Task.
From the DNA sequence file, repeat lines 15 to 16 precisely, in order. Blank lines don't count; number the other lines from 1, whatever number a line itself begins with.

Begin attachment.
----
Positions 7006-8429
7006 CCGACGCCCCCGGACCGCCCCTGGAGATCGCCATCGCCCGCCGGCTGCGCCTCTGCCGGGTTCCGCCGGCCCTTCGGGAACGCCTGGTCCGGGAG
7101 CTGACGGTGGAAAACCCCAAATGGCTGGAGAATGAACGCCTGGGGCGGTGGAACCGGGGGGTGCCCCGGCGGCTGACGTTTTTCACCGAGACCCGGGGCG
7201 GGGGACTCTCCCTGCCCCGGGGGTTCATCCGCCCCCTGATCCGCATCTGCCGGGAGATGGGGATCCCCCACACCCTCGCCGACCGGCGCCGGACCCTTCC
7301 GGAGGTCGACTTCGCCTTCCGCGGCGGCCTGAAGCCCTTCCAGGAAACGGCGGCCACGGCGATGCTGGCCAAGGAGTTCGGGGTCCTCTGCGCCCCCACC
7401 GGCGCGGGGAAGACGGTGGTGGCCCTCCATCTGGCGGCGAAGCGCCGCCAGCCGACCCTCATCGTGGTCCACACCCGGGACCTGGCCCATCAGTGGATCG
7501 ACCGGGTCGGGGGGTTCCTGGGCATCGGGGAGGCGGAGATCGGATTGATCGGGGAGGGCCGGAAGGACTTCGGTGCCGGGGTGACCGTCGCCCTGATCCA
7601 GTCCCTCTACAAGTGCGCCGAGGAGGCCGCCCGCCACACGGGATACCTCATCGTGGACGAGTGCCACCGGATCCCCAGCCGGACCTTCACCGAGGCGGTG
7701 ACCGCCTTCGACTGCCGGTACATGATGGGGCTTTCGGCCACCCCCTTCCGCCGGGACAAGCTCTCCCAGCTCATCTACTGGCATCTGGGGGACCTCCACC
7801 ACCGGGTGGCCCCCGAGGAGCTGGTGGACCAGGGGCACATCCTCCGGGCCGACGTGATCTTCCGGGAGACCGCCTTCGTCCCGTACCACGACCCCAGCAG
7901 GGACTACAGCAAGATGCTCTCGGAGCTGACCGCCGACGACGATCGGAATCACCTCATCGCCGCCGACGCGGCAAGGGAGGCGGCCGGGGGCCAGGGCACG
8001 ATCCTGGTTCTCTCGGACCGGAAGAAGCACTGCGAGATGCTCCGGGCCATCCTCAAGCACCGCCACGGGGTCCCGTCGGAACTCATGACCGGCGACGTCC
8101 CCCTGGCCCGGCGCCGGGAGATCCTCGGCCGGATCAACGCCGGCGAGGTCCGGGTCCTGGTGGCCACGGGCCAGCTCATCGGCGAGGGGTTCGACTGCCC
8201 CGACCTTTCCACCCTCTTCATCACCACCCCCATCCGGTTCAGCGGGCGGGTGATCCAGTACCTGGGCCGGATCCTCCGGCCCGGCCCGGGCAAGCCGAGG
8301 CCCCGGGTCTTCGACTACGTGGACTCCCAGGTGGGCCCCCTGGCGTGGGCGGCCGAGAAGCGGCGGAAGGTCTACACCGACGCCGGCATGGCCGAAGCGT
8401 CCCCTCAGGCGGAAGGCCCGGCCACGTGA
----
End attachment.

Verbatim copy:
8301 CCCCGGGTCTTCGACTACGTGGACTCCCAGGTGGGCCCCCTGGCGTGGGCGGCCGAGAAGCGGCGGAAGGTCTACACCGACGCCGGCATGGCCGAAGCGT
8401 CCCCTCAGGCGGAAGGCCCGGCCACGTGA